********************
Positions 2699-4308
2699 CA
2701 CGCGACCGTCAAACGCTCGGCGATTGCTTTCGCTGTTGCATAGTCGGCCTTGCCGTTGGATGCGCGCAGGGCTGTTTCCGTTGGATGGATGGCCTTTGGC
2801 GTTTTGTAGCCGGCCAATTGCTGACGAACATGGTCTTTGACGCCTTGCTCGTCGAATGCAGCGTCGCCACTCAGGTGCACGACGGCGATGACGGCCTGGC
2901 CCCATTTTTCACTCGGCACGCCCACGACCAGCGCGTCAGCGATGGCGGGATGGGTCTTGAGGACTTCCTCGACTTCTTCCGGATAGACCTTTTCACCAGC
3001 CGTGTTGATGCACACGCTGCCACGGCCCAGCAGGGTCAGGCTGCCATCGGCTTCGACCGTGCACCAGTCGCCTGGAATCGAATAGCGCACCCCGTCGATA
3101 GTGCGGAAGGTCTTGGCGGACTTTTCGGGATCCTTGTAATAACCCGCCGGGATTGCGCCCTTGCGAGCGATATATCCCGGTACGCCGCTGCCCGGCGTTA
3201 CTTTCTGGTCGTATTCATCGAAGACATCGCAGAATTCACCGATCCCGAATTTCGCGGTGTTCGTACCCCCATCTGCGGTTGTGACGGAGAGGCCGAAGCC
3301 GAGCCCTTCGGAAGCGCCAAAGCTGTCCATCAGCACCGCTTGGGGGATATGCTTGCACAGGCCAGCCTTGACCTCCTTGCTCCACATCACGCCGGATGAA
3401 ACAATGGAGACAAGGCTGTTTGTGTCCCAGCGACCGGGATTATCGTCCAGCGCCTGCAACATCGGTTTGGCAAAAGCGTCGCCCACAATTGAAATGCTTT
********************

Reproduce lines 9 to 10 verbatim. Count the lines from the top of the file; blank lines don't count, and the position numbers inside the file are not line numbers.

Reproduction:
3301 GAGCCCTTCGGAAGCGCCAAAGCTGTCCATCAGCACCGCTTGGGGGATATGCTTGCACAGGCCAGCCTTGACCTCCTTGCTCCACATCACGCCGGATGAA
3401 ACAATGGAGACAAGGCTGTTTGTGTCCCAGCGACCGGGATTATCGTCCAGCGCCTGCAACATCGGTTTGGCAAAAGCGTCGCCCACAATTGAAATGCTTT